The Rise of AI Prompters: Men and Women Wanted to Whisper to AI

By August 20, 2023 News

The Rise of AI Prompters: Men and Women Wanted to Whisper to AI

The job title “AI prompter” may sound foreign to many, but it could become one of the most promising professions in the years to come. Palmer Hargreaves, a marketing agency based in Cologne (Germany), made headlines recently for posting a job opening seeking an “AI prompter” – someone to provide ChatGPT, DALL-E 2, and other AI programs with the right text commands to produce truly useful results.

“This is not a PR stunt,” says Iris Heilmann, Managing Director of Palmer Hargreaves. The agency is truly in need of people who have tinkered enough with programs like ChatGPT to elicit the best results, says Heilmann. “If you ask generative AI the wrong questions, it’s very easy to generate garbage,” she warns.

Recently, Palmer Hargreaves conducted a test to evaluate the capabilities of generative AI, and the results were conclusive. The agency’s employees, who are not very familiar with generative AI, took just 90 minutes to design a campaign for a fictional bicycle brand with the invaluable help of ChatGPT and Midjourney. These tools even designed a logo and created a sketch for a smartphone app. While the sketches are not yet good enough to present to the final client, they are a phenomenal source of inspiration, emphasizes Heilmann.

With the assistance of generative AI specialists, Palmer Hargreaves aims to deliver even better results. That’s why the agency is recruiting candidates who can demonstrate “qualified training or education in the field of artificial intelligence, linguistics or related branches.” Candidates should also be able to create “AI processing models and data for individual training.”

However, Patrick Glauner, a professor at the Deggendorf Institute of Technology, is greatly bothered by the description used by Palmer Hargreaves in their job offer. In his opinion, the skills that the agency requires of candidates are entirely disproportionate. After all, one doesn’t need to be an AI expert to use tools like ChatGPT and DALL-E 2. “Almost everyone can generate text commands for AI. And of course, you don’t need to have studied computer engineering to use Google,” says Glauner in statements to Spiegel.

Are “AI prompters” the beginning of the end of human journalism? Palmer Hargreaves also agrees with Glauner’s opinion and has revised the job offer after recognizing that their requirements were too technical. The agency excuses itself by arguing that “AI prompter” is a new job. However, “it is likely that the skills that an ‘AI prompter’ needs to possess today should be possessed by everyone in the future,” says Heilmann.

Professor Patrick Glauner is also convinced that in the future, candidates will be increasingly expected to be familiar with tools like ChatGPT. In fact, it’s likely that in the years to come, spreadsheets won’t be generated by human beings, but rather by generative AI programs.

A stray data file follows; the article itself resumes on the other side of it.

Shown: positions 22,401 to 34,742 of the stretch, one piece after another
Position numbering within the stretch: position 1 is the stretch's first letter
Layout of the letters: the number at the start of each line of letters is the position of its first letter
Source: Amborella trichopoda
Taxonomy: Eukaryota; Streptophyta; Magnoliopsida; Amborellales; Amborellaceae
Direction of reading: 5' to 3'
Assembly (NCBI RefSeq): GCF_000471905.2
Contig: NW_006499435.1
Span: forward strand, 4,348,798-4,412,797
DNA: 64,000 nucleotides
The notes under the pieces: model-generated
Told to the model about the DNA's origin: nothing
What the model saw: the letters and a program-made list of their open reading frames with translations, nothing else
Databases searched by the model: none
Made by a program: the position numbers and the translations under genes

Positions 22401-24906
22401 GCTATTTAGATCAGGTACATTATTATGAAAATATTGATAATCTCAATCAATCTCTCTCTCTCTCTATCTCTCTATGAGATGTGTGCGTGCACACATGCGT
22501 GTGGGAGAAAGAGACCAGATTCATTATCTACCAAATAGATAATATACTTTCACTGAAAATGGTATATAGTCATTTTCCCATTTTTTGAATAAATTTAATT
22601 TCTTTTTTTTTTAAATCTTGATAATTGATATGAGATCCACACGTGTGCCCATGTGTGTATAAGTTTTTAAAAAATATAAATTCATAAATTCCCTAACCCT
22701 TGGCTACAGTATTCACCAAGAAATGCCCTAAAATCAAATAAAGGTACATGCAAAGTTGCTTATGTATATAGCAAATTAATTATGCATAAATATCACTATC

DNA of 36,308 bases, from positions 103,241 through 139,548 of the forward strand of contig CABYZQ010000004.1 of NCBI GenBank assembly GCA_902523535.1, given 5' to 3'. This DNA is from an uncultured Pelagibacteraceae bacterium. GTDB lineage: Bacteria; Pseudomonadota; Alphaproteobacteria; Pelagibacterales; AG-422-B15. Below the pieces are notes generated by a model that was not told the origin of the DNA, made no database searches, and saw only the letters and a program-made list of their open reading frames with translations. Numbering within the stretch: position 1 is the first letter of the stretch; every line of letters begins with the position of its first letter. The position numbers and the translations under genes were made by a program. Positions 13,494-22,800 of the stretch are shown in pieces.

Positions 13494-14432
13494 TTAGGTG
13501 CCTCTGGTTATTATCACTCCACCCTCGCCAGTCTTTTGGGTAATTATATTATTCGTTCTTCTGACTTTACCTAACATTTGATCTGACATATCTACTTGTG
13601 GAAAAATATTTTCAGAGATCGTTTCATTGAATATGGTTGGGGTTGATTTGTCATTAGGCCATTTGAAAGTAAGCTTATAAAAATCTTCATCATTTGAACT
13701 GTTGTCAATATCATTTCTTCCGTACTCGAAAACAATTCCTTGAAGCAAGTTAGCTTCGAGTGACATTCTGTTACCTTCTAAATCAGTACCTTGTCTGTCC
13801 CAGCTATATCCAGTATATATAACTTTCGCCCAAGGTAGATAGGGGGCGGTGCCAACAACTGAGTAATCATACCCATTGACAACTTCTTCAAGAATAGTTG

The resounding entrance of generative AI poses absolutely seismic changes in the job market. After all, image generators are capable of creating splendid illustrations in a matter of seconds, while ChatGPT writes news and reports with astonishing speed.

Perhaps that’s why more and more journalists are plagued by worries about the potential loss of their jobs with the emergence of generative AI. In fact, the American portal BuzzFeed recently announced that it will rely on artificial intelligence to write its famous quizzes.

However, not all media outlets that have experimented with generative AI can boast about the results (which are still too mediocre). This is the case with CNET, which has been in the eye of the storm for texts generated by the AI that were abundant in errors. Perhaps for this reason, the fear that generative AI could result in a short-term hemorrhage of jobs is considered unfounded in the eyes of Glauner. “Artificial intelligence won’t leave everyone unemployed at once,” prophesies the professor.

For now, human beings continue to be indispensable for supervising the tasks undertaken by machines, insists Glauner. In addition, although ChatGPT is undoubtedly a very useful tool, companies should be cautious when entrusting their secrets to the public version of this program. “After all, that information would end up in the hands of OpenAI, and no one knows for sure what would happen to that information,” warns Glauner.

Still, and even though they are perfectly aware of their mistakes, Palmer Hargreaves has a firm intention to integrate AI into their work processes to write press releases, social media posts or suggest headlines. “In the coming years, we will witness an AI-driven revolution similar to the one that occurred with the invention of electricity,” predicts Heilmann. The agency, therefore, plans to continue recruiting “AI prompters,” who seem to be in high demand for job offers in the years to come.

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